Director/s: Peyton Reed

Running Time: 117 mins

Budget: $130 million

Released: 29 June 2015

Plot:

Armed with a super-suit with the astonishing ability to shrink in scale but increase in strength, cat burglar Scott Lang must embrace his inner hero and help his mentor, Dr. Hank Pym, plan and pull off a heist that will save the world.

Review:

Admittedly, Ant-Man was one of the Marvel films that I put on the back-burner, having no real desire to rush out to the cinema and see it as I would with say, The Avengers or Iron Man.  Indeed, Ant-Man doesn’t really have the cash-cow potential of the ‘bigger’ (sorry, couldn’t resist…) Marvel heroes, but that’s not to say that Ant-Man doesn’t deserve recognition as this film is extremely enjoyable and has all the right ingredients for a successful superhero entry into the Marvel Cinematic Universe.

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The premise is a simple one, soon after ending a stint in prison, long-time cat burglar Scott Lang (Paul Rudd) goes back to his ways after he struggles to maintain employment due to his shaky history.  A heist goes “sour” after Scott breaks into an old vault that seems to have nothing of worth save for a strange suit and helmet which he steals anyway.  Turns out the suit belongs to Dr. Hank Pym, a brilliant scientist who has designed a special serum which works in conjunction with the suit allowing the wearer to shrink in scale and increase in strength.  Together with Dr. Pym and his daughter – Hope Van Dyne (Evangeline Lilly), Scott must master the suit’s power and infiltrate Pym Technologies in order to steal (and destroy) a prototype serum (reverse-engineered) which Dr. Pym’s former protégé – Darren Cross, wishes to weaponize for military application.

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As expected, Darren Cross (Corey Stoll) is in the role of antagonist and also has his own prototype suit (intended for soldiers) – The Yellowjacket (a Yellow Jacket being a type of predatory wasp) which he will use to battle Ant-Man with.  Ant-Man is definitely on a smaller scale (again, couldn’t resist) compared to films like Guardians of the Galaxy and the aforementioned Avengers, there’s no world-ending premise or alien overlords but Stark is name-dropped several times as is The Avengers so much so that at one point Scott goes toe-to-toe with one of them.

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“…it’s clear that Marvel wish to fully integrate each one of their heroes into the MCU however minor they may be…”

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Hope is Scott’s love interest in the film (though initially the relationship is antagonistic, as expected) and is set to become Wasp for the sequel – Ant-Man and the Wasp (2018).  Ant-Man will also play a role in Captain America: Civil War so it’s clear that Marvel wish to fully integrate each one of their heroes into the MCU however minor they may be.  Interestingly enough, Dr. Hank Pym was originally the creator of Ultron in the comics however, it was decided to cast Tony Stark as the killer-robot’s father as the producer’s felt there would have been too many ‘scientist characters’ vying for screen time in Age of Ultron.  It’s also worth noting that in the comics, Scott Lang was the second Ant-Man, Hank Pym being the first (having created the super-suit and so forth).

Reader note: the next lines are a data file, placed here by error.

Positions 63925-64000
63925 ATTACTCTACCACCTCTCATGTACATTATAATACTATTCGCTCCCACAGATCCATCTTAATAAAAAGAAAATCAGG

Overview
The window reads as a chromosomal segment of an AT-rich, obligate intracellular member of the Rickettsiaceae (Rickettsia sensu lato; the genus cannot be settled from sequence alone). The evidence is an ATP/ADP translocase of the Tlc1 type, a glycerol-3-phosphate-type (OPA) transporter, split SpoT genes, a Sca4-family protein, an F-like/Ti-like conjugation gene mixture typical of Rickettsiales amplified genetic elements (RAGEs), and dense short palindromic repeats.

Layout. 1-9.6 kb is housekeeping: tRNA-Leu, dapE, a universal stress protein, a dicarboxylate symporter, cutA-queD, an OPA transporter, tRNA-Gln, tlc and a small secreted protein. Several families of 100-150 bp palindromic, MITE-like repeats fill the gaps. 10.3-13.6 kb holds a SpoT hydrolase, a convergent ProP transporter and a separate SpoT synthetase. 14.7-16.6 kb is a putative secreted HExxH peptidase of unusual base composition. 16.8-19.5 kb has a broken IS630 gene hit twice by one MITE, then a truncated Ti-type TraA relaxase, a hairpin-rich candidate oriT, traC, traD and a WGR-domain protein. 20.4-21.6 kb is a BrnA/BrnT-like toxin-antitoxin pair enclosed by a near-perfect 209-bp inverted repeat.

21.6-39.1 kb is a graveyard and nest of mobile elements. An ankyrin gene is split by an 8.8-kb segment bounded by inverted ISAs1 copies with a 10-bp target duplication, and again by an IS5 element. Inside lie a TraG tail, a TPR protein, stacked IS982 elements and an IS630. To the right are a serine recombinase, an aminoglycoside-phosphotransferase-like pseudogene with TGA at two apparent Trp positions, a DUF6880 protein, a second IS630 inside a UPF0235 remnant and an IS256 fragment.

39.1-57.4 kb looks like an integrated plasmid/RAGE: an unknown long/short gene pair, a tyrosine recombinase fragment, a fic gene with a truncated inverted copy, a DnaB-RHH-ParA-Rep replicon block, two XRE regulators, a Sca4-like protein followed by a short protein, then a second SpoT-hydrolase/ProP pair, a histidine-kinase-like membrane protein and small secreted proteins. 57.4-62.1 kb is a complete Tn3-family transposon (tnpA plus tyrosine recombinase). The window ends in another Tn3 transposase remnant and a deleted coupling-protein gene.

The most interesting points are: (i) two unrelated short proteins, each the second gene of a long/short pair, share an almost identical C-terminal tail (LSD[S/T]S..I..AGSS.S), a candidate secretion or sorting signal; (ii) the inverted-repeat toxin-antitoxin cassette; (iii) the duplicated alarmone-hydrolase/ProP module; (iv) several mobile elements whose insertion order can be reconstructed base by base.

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Perhaps the strongest aspect of Ant-man is its humour.  Paul Rudd does a fantastic job of keeping the audience engaged and entertained, whether it’s banter between allies or smack-talk against foes, Ant-Man will have you chuckling throughout the film’s duration.  Michael Douglas did a good job of portraying Hank Pym and while Darren Cross was definitely not in the same league as the likes of Ultron, Thanos and the other big bads, he did a fine job keeping us entertained as the malicious ex-protégé with a chip on his shoulder and something to prove.  It’s also worth noting that this film did a stellar job of making us care about ants (or perhaps one in particular) and managed to use them to great comedic effect at certain points.

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In terms of visual-effects, Ant-man is top-notch.  The shrinking effect is implemented well and all the ‘giant’ environments are wonderfully done, reminding me of the classic film Honey, I Shrunk the Kids – a film that I found utterly captivating and engrossing as a child.  Ant-Man managed to capture some of that aforementioned nostalgia for me (especially since Honey, I Shrunk the Kids also featured an ant ‘hero’).  The Ant-Man suit has also been brought to life wonderfully although, the central colours of the suit have been reversed – the primary colour now being black, accentuated by red on the chest and shoulders. Undoubtedly, this change was done in order to streamline the suit’s transition to the silver screen.  Needless to say, the Ant-man’s Formicidae compatriots are animated brilliantly too.

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Conclusion:

In conclusion, Ant-Man is a great addition to the MCU roster.  It’s funny, action-packed and certainly does its comic-book namesake justice.  Even though Ant-Man isn’t in the same league as the other flashier Marvel films, it holds its own, offering a hugely entertaining and interesting adventure despite the various predictable plot elements present here.